NARS (Non-Axiomatic Reasoning System) is a project aimed at the building of a general-purpose intelligent system, or a "thinking machine" that follows the same principles as the human mind, and can solve problems in various domains.
The research results include a theory of intelligence, a formal model of intelligence based the theory, and a computer implementation of the model.
NARS takes a unified approach, that is, the system depends on a single major technique to carry out various cognitive functions and to solve various problems. This approach has the advantage of simplicity and consistency. The system is still open to use other techniques as plug-in tools to improve its performance when carrying out special tasks.
NARS is built in the form of a reasoning system, with a language for knowledge representation, a semantic theory of the language, a set of inference rules, a memory structure, and a control mechanism. The first three components are usually referred to as a logic. The reasoning framework has the advantage of being domain-independent, and combining the justifiability of individual inference steps and the flexibility of linking these steps together in a context-sensitive manner in run time.
NARS is fundamentally different from traditional reasoning systems. In it, a "term" represents a stable pattern in the system's experience, and a "statement" represents the substitutability of one term to another. Each statement is "true" to a degree, indicating the evidential support the statement gets from available evidence. An inference rule specifies how new substitutability can be derived from given ones by taking them as evidence. The memory and control mechanism of the system attempts to use the time-space resources of the system in the most efficient way. The overall architecture of NARS is briefly outlined.
NARS is adaptive to its experience, and therefore is situated and embodied. Its beliefs summarize the system's experience (rather than describe the world as it is), and its concepts represent patterns in the experience (rather than denote the objects in the world). Its inference rules are valid, because each conclusion is supported by the evidence provided by the premises (rather than because they derive absolute truth from absolute truth). The system is rational, because its conclusions are the best the system can find under the current knowledge and resources restriction (rather than because they are always absolutely correct or optimal).
To establish a solid semantic foundation for NAL, an Inheritance Logic, IL, is introduced first. This logic uses a categorical language, an experience-grounded semantics, and a few syllogistic inference rules. It describes how a statement can be formed by an inheritance copula linking one term to another term, and how the relation can transit from given statements to derived statements. Since IL assumes sufficient knowledge and resources, it is not non-axiomatic, but provides a tool to build such logics.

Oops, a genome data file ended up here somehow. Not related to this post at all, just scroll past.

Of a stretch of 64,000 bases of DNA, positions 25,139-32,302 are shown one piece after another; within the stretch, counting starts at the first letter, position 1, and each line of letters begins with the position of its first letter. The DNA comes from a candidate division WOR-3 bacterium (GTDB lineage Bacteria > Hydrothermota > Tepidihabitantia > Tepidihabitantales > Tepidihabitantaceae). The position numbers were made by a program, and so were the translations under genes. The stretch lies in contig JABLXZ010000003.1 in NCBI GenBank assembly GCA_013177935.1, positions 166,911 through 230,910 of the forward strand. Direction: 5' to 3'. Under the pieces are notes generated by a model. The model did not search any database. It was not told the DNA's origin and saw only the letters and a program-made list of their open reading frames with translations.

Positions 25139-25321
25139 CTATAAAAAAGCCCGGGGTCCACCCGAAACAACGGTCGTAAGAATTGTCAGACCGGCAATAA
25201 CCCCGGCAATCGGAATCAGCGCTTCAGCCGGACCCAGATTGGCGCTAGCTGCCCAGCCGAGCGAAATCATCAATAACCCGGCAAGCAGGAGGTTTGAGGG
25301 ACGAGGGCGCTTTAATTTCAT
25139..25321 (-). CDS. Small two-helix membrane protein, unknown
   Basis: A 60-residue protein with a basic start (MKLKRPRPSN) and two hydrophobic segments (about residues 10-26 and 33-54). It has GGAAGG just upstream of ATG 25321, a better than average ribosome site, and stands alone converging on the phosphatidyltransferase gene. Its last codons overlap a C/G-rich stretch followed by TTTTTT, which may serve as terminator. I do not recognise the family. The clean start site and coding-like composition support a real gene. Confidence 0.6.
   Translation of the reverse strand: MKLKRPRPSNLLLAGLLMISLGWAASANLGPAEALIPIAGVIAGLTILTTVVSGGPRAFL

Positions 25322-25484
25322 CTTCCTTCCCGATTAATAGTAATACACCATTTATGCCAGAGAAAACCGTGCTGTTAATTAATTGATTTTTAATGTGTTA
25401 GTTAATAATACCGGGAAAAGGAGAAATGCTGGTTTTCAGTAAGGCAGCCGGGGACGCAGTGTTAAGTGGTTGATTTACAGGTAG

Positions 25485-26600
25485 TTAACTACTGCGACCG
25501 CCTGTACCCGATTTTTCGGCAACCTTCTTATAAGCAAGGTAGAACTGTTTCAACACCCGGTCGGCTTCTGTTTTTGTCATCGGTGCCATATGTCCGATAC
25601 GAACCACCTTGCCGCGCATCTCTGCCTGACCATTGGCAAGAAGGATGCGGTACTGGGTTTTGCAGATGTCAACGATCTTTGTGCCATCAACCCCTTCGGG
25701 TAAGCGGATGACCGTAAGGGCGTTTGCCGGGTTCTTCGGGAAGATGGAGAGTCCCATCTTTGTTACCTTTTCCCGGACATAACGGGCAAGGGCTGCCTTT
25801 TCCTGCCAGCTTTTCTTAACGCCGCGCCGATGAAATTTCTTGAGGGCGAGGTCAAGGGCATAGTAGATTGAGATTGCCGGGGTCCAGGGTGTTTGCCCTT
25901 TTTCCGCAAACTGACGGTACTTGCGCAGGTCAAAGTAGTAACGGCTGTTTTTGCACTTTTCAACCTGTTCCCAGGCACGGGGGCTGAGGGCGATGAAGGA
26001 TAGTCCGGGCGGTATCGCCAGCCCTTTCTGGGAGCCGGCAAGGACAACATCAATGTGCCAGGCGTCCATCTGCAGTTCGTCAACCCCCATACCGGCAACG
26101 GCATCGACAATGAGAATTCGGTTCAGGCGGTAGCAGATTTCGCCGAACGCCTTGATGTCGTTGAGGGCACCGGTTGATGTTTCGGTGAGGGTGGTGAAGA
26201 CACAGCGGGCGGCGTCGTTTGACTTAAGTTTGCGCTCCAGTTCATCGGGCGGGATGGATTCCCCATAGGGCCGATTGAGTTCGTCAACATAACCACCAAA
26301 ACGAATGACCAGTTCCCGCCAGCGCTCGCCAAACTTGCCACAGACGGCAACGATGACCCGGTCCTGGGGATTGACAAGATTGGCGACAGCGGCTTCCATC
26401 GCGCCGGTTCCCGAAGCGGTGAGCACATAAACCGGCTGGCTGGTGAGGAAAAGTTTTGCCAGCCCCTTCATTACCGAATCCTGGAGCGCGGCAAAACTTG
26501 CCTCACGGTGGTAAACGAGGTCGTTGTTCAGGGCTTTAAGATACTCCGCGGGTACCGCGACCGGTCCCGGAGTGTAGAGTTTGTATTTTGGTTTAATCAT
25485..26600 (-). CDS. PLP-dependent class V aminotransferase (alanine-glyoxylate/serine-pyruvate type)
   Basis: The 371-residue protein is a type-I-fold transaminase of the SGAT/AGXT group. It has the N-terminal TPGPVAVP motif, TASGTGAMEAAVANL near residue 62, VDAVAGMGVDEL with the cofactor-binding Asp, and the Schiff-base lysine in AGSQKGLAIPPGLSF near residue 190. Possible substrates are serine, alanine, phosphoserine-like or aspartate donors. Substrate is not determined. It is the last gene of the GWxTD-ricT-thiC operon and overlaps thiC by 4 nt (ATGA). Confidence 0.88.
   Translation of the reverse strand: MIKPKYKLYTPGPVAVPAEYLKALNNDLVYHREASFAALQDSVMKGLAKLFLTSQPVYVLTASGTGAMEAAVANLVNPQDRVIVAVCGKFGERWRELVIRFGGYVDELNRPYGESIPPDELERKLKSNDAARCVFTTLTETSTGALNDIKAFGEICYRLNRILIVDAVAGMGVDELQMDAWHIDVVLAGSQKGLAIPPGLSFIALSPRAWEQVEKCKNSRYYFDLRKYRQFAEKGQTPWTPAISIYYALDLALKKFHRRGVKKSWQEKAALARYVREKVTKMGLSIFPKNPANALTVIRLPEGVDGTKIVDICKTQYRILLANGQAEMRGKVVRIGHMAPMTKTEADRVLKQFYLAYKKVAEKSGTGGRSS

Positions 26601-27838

In the simplest case, NARS communicates with its environment in Narsese. The system's experience consists of a stream of input sentences, and each of them is a task to be processed. A task can be a piece of knowledge to be absorbed, a question to be answered, or a goal to be achieved. As a real-time system, NARS accepts new tasks at any moment, with any content and time request.
A task is processed by interacting with the beliefs of the system in an inference process. Beliefs are knowledge summarized from previous experience. Beside directly solving questions and goals, forward inference derives new beliefs, and backward inference derives new questions and goals.
At any moment, there are usually many tasks being processed concurrently, with different speed. The system dynamically allocates its time-space resources among the tasks and beliefs, to achieve a high expected overall efficiency, judged according to the past experience. NARS solves each problem in a case-by-case manner, according to the knowledge and resources available at the moment, rather than following a predetermined algorithm.
The reasoning process in NARS uniformly carries out many cognitive functions that are traditionally studied as separate processes with different mechanisms, such as learning, perceiving, planning, predicting, remembering, problem solving, decision making, and so on.
NARS has been implemented in several versions, and turned into an open-source project. The logic part of the system is mostly implemented, and the control part is in its primary form. The current development focuses on the completion of the logic. Topics that are also under consideration include refinement of the control part, extensive testing, knowledge acquisition, system augmentation, and practical applications.